Drivers may face up to 5 points on license for texting while driving
Fri, 31 May 2013 18:21:12 GMT —
New proposed state law would get even tougher on those who text while driving.
Starting Saturday, Governor Andrew Cuomo has ordered the DMV to increase the number of points against your driver's license from three to five if you're caught. The change will go into effect starting Saturday and the penalty applies to any kind of cellphone activity while driving.
The governor is also calling for increased police patrols to catch those breaking the law.
"As the father of three teenagers, I know firsthand the importance of instilling safe practices in our young drivers who are developing lifelong habits as they learn to navigate the road," Governor Cuomo said. "Inattention and inexperience is a deadly combination - one this legislation seeks to deter. We are urging young and inexperienced drivers to keep their eyes on the road and hands on the wheel, while putting stronger penalties in place for drivers of all ages who violate the law and put others in danger. No parent should have to experience losing a child at the hands of a text message."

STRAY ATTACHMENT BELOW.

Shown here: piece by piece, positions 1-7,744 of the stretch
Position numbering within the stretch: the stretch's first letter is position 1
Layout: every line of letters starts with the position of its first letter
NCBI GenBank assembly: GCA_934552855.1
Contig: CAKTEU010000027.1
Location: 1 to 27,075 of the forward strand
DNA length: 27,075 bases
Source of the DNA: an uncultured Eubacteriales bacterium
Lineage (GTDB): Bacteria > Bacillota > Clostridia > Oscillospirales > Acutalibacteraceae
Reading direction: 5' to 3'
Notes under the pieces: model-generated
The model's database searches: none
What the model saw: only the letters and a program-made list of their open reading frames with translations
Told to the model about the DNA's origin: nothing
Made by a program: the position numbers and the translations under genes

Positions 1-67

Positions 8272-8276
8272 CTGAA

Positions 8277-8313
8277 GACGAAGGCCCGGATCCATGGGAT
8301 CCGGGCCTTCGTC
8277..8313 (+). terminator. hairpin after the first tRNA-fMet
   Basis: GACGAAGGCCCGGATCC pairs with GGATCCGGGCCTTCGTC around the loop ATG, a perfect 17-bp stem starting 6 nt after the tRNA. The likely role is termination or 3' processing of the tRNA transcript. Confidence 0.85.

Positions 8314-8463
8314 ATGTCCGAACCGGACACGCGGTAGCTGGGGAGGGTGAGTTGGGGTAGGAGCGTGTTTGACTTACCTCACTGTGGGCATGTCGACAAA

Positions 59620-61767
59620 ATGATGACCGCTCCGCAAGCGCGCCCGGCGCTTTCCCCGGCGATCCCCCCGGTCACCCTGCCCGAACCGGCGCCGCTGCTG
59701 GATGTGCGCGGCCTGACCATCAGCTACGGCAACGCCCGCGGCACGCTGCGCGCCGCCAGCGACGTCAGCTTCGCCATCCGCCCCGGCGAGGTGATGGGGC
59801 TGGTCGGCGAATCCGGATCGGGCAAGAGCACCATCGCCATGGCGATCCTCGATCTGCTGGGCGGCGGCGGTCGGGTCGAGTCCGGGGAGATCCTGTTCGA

In 2011, Governor Cuomo signed a new law to strengthen enforcement of texting-while-driving violations which made using a handheld electronic device for texting while driving a primary traffic offense, giving police the ability to stop drivers solely for this purpose. The penalty for using a handheld device while driving was increased from two to three points.
The Governor is also proposing legislation that would establish tough new penalties for young and new drivers convicted of texting-while-driving.
Under current law, probationary and junior licenses are suspended for 60 days for violations such as speeding, reckless driving, or following too closely behind another vehicle. Such licenses are revoked for 6 months (for probationary licenses) or 60 days (for junior licenses) if there is another violation within 6 months of the license being restored.
The Governor's proposed legislation will impose the same penalties on drivers with probationary and junior licenses for texting-while-driving that they now receive for speeding and reckless driving: 60-day suspensions for first convictions and revocations of 60 days (for junior licenses) or 6 months (for probationary licenses) for subsequent convictions within 6 months of the time a license is restored after suspension.
(Information from the Associated Press was used in this report.)